2014 TransLink Bus Performance Review – Cost per Boarded Passenger by Sub-Region.

A lot of the local media has been featuring the 5 most overcrowded bus routes in Metro Vancouver. That’s a nice and easy headline that people can latch onto. However, that data is actual part of a bigger document that TransLink has released. This document is the 2014 TransLink Bus Performance Review [PDF].

cost per boarding 2014

There’s one graph in particular that highlights how TransLink has made buses more cost-efficient over the past 5 years.

Continue reading “2014 TransLink Bus Performance Review – Cost per Boarded Passenger by Sub-Region.”

Covered Roots: The History of Vancouver’s Chinese Farms – Video

Here’s a neat video I came across while reading about East Van Market Gardens tour done by the Vancouver Heritage Foundation. It’s a 22-minute video that talks about the history of how Chinese immigrants farmed much of the area. This agricultural history all used to take place right in the middle of the city. Continue reading Covered Roots: The History of Vancouver’s Chinese Farms – Video

What YouTube commenters and Plebiscite commentary had in common?

After the No vote has trumped the Transportation and Transit Sales Tax that would have raised $250 million annually for transit service in Metro Vancouver, I got to thinking. Yes, I know it can kill brain cells. Especially thinking about such negative things as the fallout from the No vote to the plebiscite.

Throughout the debate before the votes were all tallied up. I just felt a lot of comments were like YouTube comments. It’s what they call “haters”.

hater definition

Continue reading “What YouTube commenters and Plebiscite commentary had in common?”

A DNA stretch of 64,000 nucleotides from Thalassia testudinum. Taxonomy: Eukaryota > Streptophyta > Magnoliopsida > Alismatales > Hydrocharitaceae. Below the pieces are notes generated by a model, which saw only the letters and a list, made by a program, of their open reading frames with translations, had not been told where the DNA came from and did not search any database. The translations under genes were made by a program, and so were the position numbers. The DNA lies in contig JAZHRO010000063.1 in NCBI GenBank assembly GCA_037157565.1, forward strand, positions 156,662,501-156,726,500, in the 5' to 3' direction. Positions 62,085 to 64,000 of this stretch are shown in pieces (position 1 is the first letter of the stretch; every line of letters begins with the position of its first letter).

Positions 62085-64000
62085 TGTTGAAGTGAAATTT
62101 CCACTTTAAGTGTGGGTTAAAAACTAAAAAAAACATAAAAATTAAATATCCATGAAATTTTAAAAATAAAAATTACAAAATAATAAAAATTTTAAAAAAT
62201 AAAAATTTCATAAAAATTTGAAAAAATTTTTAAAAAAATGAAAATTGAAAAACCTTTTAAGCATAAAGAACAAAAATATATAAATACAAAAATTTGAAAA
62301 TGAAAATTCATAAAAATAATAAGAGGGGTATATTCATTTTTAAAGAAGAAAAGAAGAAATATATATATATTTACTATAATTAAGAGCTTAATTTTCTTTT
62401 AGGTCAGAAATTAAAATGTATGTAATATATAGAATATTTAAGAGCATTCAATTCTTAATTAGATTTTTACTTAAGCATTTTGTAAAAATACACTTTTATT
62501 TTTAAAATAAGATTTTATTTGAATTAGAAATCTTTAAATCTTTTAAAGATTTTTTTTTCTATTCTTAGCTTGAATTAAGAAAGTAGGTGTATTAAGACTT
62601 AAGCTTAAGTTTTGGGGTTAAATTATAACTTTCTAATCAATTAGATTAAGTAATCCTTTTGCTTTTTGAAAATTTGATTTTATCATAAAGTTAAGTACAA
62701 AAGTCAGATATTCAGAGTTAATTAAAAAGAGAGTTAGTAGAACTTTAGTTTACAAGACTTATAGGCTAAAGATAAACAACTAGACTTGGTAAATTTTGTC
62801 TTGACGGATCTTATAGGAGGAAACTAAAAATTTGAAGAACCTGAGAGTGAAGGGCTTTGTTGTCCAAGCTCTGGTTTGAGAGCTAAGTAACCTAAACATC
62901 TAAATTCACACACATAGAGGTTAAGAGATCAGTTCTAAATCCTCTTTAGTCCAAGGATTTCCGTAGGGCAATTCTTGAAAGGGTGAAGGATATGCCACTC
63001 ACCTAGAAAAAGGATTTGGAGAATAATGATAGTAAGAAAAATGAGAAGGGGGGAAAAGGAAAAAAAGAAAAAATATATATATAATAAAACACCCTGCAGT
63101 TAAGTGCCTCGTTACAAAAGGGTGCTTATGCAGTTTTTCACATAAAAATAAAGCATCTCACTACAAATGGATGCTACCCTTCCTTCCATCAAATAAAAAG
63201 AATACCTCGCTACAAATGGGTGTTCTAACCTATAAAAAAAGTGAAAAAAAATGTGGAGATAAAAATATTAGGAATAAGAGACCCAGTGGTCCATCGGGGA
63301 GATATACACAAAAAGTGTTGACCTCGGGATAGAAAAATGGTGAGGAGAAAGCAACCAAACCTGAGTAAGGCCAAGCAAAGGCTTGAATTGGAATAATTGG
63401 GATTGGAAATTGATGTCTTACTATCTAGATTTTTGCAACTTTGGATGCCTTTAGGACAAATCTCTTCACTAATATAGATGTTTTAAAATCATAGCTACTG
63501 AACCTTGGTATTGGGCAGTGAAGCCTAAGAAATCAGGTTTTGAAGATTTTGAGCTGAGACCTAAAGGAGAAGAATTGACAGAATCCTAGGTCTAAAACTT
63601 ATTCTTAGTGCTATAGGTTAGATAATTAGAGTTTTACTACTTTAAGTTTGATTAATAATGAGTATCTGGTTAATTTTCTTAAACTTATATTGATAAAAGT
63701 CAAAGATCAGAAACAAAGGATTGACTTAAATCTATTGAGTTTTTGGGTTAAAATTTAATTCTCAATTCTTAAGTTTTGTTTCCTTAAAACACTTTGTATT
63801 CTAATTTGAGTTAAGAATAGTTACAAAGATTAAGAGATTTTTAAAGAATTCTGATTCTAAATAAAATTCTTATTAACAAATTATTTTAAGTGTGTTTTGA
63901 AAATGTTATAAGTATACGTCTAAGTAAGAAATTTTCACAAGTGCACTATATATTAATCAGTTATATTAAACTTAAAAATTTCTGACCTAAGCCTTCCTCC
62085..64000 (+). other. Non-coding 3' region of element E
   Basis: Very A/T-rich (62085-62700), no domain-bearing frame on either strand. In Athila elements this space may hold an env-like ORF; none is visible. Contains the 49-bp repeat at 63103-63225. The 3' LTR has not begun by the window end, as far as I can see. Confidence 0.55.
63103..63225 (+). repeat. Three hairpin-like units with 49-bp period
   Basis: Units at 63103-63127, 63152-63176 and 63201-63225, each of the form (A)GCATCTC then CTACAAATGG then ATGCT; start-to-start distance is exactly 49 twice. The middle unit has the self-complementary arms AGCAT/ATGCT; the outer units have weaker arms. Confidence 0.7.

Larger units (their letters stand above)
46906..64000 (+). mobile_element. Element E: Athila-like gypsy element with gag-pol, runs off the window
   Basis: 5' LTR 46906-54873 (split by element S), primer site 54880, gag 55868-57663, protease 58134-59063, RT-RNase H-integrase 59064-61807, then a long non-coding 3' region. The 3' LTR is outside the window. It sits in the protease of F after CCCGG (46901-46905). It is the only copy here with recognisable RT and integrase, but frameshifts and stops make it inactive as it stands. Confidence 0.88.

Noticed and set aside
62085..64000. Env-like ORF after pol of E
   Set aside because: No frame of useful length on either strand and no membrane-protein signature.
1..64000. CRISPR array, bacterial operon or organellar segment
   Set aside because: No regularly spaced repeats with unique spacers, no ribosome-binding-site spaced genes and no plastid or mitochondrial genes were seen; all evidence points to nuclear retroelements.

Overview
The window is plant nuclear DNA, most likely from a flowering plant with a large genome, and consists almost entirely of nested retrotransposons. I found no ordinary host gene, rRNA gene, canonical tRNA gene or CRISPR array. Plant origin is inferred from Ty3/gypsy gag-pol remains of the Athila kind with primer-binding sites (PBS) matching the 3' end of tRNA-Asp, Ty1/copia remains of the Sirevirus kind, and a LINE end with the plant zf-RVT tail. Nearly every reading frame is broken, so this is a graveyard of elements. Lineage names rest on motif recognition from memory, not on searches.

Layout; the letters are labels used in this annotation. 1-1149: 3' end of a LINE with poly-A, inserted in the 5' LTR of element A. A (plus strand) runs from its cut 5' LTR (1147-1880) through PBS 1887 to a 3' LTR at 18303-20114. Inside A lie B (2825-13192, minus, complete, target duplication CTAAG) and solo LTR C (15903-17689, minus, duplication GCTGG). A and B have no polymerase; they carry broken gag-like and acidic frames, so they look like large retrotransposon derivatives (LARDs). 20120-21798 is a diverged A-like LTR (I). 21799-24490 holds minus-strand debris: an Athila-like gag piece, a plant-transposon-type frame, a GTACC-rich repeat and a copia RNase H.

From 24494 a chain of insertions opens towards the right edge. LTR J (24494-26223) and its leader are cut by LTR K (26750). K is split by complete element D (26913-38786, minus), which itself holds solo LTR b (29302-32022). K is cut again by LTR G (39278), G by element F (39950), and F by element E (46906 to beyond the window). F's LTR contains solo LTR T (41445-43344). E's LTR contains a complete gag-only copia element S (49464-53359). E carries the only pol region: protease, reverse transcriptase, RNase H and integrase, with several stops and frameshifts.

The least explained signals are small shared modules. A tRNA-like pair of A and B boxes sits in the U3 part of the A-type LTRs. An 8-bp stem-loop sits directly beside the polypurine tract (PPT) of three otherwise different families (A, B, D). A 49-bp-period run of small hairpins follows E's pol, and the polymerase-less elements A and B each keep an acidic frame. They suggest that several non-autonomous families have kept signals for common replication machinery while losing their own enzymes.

Service cuts to TransLink will affect the ones who need it the most

So the No side had a resounding victory in the Transportation and Transit Plebiscite. It is,I think, an extremely disappointing, but unsurprising result. So where does that leave us as a region. Without stable funding for transit in Metro Vancouver, where do we go from here.

Well, service cuts are probably the first to happen. Transit services for the disabled and the elderly will likely be on the chopping block first.

from Wikipedia

Continue reading “Service cuts to TransLink will affect the ones who need it the most”

Post-Plebiscite Thoughts and Readings

Well, if you haven’t heard by now, the results of the Transportation and Transit Plebiscite were 38.32% Yes and 61.68% No. The results are personally disappointing, but not at all surprising.

Gary Mason at The Globe and Mail talks of how the plebiscite was doomed from the beginning.

More than $6-million was spent – no, wasted – by TransLink and a coalition of the willing to underwrite a campaign the public had no interest in supporting. Plebiscite strategists such as Mr. Schlackman could only roll their eyes at the pitiful amount of time the provincial government gave the mayors to try to sell their $7.5-billion vision. In the U.S., transit proponents often have campaign runways that stretch up to two years. The mayors had a few months.

I think his last sentence in the article sums up how I feel about how this plebiscite.

All this plebiscite did was demonstrate what happens when a province’s political leadership abdicates its responsibility to govern.

Continue reading “Post-Plebiscite Thoughts and Readings”